NcRNAs could guide DNA synthesis, genome rearrangement and regulate gene expression during transcription, RNA processing and translation, emerging as a major source of biomarkers and targets for therapeutics in numerous diseases (Cech and Steitz, 2014; St Laurent et al., 2015). Previously, the role of miRNAs in nerve regeneration has been summarized (Yu et al., 2015). Recently, the dynamic alterations and functions of lncRNAs and circRNAs after nerve injury were also uncovered. LncRNA Kcna2 AS is increased in dorsal root ganglion (DRG) after peripheral nerve injury. Blocking Kcna2 AS expression could attenuate the development and maintenance of neuropathic pain by increasing Kcna2 (Zhao et al., 2013). Rat sciatic chronic constriction injury (CCI) induced a comprehensive expression profile of circRNAs, suggesting a potential role of circRNAs in neuropathic pain (Cao et al., 2017). In addition to neuropathic pain (Li et al., 2019; Wu et al., 2019), lncRNAs and circRNAs could also regulate nerve regeneration after nerve injury.

Here, we review the recent studies on lncRNAs and circRNAs following nerve injuries (peripheral nerve injury and spinal cord injury, SCI; Table 1) and summarize some key lncRNAs and circRNAs (Table 2 and Figure 1) to illustrate their functional mechanisms in nerve regeneration.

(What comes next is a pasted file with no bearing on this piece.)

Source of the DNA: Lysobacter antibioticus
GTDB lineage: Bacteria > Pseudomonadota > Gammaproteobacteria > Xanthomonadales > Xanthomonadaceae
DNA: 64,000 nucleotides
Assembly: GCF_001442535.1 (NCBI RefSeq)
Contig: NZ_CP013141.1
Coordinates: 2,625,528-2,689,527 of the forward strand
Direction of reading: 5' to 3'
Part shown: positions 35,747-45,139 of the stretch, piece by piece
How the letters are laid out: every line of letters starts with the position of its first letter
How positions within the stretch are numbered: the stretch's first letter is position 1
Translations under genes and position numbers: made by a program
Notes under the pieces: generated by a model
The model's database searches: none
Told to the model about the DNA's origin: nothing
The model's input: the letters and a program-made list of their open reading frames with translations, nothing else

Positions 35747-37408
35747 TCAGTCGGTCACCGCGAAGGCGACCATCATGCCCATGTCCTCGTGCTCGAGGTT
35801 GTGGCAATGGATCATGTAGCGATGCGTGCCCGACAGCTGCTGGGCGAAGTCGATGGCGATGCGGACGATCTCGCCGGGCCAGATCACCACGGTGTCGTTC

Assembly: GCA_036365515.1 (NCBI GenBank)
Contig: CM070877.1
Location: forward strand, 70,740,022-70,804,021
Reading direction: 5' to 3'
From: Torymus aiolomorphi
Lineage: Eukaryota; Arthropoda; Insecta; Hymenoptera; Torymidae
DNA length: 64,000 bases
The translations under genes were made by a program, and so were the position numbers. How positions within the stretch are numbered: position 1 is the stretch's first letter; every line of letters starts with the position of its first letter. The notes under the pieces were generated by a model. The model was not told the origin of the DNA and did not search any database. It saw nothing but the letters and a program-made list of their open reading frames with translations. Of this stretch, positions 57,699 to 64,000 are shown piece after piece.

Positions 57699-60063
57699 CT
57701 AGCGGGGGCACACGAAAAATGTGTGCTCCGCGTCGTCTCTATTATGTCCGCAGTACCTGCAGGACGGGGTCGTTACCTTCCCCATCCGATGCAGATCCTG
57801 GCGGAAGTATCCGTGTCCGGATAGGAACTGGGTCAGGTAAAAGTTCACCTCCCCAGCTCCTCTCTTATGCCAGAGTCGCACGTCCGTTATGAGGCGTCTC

TABLE 1
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Table 1. List of studies on long noncoding RNA (lncRNA) and circular RNA (circRNA) alteration after nerve injury.

TABLE 2
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Table 2. Summary of the functions and mechanisms of lncRNAs and circRNAs in nerve injury.

FIGURE 1
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Figure 1. The scheme of long noncoding RNAs (lncRNAs) and circular RNAs (circRNAs) in nerve injury.

A Brief Glance at LncRNAs and CircRNAs

Origins, Characteristics and Classifications

LncRNAs are a class of ncRNAs longer than 200 nt, usually capped, polyadenylated and spliced without significant protein-coding capacity (Rinn and Chang, 2012). The origins of lncRNAs are diverse. Besides metamorphosis from pre-existing protein-coding sequence, lncRNAs can also emerge from chromosome rearrangement, retrotransposition, tandem duplication and transposable element sequences insertion (Ponting et al., 2009). LncRNAs have been found to be transcribed from various genome regions, including promoter upstream regions, enhancers, intergenic regions and the opposite strand of protein-coding genes. Some lncRNA species are generated by unique biogenesis pathways, such as RNase P cleavage and capping by small nucleolar RNA (snoRNA)-protein (snoRNP) complexes at their ends (Wu et al., 2017). Previously, based on the genomic location relative to neighboring protein-coding genes, lncRNAs are classified into sense, antisense, bidirectional, intronic and intergenic lncRNAs (Peng et al., 2018). In addition, there are new lncRNA species according to the association with other DNA elements or based on unique structures, including the promoter up-stream transcripts (PROMPTs), enhancer-associated RNAs (eRNAs), sno-lncRNAs and so on (St Laurent et al., 2015).